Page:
New OPMC Requirements

On October 7, 2020, New York State Public Health Law 230 was amended to require every physician’s “practice setting” to post a conspicuous sign regarding where to report professional misconduct.

The new law, which became effective immediately, requires all physicians’ practice settings to conspicuously post signs, visible to their patients, directing them to the Office of Professional Medical Conduct’s (“OPMC”) website for information about patients’ rights and how to report professional misconduct.

The new law also requires OPMC to post on its website information on patients’ rights and reporting options regarding professional misconduct, with specific information on reporting instances of misconduct involving sexual harassment and assault.

The New York Department of Health (“DOH”), in an October 8, 2020 letter advising physicians about the new law, explained that the intent of the legislation is to “give patients greater access to information regarding how to report misconduct, especially sexual misconduct, committed by physicians (and by extension, physician assistants, specialist assistants, and unlicensed medical residents…)”.

The DOH letter further stated that because the new law requires signs to be conspicuous, the postings should be “readily visible in all areas accessed by patients and those who accompany them to visits.” Suggested locations for the posting included “waiting rooms, check-in/out windows and treatment areas.” The DOH letter also specified that the information posted must refer patients to the following OPMC website:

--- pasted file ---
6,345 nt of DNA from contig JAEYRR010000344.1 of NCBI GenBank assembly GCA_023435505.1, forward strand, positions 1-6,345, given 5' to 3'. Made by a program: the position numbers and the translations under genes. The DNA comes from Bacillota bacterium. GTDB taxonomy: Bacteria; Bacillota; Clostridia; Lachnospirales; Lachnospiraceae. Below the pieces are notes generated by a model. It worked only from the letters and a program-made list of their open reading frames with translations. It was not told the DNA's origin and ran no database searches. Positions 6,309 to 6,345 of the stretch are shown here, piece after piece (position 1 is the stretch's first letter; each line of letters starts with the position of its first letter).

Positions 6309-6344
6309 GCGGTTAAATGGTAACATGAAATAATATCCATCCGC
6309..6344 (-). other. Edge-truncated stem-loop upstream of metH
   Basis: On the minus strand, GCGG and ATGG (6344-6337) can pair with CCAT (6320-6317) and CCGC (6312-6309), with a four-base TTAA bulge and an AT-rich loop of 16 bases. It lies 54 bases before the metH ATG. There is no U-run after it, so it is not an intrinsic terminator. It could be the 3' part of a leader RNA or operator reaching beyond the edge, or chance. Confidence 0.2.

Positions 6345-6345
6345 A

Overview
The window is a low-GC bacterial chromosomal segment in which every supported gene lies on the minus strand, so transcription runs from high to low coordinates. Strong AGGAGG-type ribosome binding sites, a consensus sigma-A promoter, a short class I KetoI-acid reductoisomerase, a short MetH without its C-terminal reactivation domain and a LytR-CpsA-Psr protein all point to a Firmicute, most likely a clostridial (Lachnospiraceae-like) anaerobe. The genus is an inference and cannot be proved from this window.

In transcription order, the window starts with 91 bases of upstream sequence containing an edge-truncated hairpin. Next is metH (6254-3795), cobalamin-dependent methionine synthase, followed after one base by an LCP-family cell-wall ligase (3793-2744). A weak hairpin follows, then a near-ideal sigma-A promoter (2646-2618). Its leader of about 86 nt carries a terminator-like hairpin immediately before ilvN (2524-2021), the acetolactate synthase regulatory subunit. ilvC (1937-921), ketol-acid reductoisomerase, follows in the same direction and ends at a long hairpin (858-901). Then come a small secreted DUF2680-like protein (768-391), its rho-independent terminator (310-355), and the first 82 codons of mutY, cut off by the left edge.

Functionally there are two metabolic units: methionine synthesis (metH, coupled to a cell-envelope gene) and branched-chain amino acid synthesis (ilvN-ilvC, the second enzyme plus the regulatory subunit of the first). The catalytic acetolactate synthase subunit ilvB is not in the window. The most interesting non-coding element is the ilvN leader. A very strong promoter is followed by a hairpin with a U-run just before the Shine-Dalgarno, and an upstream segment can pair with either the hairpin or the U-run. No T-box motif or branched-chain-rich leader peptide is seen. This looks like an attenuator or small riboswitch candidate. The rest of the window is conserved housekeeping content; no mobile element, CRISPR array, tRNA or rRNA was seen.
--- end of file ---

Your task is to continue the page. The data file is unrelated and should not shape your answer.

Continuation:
The Medical Society of the State of New York has voiced strong objections to the new legislature. “We believe this law unfairly singles out physicians – as opposed to any type of health care provider or other professional – for this signage requirement.  With already ample information available through a basic internet search regarding how a patient can file a complaint to the OPMC about a particular physician, this requirement is unnecessary.”

Failure to post the required signage could subject a physician to discipline if it can be demonstrated that there was a willful violation by a physician.

If you have questions about the new law or have other health law related questions please contact our office.